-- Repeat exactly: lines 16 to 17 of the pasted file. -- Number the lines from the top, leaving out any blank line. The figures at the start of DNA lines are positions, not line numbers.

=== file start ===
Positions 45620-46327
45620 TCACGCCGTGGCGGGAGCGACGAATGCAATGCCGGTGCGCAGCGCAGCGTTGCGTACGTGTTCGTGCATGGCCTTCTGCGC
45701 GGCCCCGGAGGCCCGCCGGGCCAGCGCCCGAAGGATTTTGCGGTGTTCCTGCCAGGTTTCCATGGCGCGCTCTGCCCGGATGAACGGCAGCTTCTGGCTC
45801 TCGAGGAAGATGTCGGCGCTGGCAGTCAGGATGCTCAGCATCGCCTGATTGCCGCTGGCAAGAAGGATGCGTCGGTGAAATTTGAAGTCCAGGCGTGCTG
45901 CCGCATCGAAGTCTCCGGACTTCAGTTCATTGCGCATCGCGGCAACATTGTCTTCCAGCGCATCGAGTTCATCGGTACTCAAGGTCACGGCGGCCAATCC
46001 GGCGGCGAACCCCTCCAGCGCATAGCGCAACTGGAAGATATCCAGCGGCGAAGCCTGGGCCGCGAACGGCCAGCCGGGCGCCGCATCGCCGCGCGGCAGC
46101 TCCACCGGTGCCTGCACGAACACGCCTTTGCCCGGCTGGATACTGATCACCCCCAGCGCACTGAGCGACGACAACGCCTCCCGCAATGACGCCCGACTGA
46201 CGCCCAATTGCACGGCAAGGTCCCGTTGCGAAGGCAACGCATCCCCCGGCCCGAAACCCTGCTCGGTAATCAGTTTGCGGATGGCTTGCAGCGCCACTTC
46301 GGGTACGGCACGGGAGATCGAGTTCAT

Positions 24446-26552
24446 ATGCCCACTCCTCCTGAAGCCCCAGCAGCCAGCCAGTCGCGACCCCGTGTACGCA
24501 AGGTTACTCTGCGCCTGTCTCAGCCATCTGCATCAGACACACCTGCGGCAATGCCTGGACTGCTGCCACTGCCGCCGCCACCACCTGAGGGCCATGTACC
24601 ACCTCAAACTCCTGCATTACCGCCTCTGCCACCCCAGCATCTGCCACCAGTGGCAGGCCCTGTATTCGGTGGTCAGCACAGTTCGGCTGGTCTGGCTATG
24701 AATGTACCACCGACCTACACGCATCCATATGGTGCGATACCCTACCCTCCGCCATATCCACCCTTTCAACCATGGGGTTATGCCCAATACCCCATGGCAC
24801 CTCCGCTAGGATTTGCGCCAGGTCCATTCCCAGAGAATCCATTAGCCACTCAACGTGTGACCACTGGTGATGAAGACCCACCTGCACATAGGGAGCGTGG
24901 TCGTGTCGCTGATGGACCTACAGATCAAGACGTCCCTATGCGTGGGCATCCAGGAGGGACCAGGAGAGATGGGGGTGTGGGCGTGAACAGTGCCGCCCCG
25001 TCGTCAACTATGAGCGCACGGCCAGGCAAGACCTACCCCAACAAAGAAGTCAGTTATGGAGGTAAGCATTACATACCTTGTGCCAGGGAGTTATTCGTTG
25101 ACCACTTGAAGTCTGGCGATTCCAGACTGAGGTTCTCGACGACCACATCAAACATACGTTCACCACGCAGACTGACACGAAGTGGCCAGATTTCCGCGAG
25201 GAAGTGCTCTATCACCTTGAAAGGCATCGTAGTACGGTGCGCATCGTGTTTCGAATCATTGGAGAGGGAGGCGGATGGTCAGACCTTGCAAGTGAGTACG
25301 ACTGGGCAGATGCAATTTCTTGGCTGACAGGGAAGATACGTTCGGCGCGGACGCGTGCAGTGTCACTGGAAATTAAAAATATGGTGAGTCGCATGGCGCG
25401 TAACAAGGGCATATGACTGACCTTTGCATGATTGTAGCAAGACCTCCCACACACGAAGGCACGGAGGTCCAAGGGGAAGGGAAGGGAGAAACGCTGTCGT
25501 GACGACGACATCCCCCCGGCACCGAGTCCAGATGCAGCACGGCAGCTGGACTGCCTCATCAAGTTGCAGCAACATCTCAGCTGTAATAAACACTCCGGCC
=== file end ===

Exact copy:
24901 TCGTGTCGCTGATGGACCTACAGATCAAGACGTCCCTATGCGTGGGCATCCAGGAGGGACCAGGAGAGATGGGGGTGTGGGCGTGAACAGTGCCGCCCCG
25001 TCGTCAACTATGAGCGCACGGCCAGGCAAGACCTACCCCAACAAAGAAGTCAGTTATGGAGGTAAGCATTACATACCTTGTGCCAGGGAGTTATTCGTTG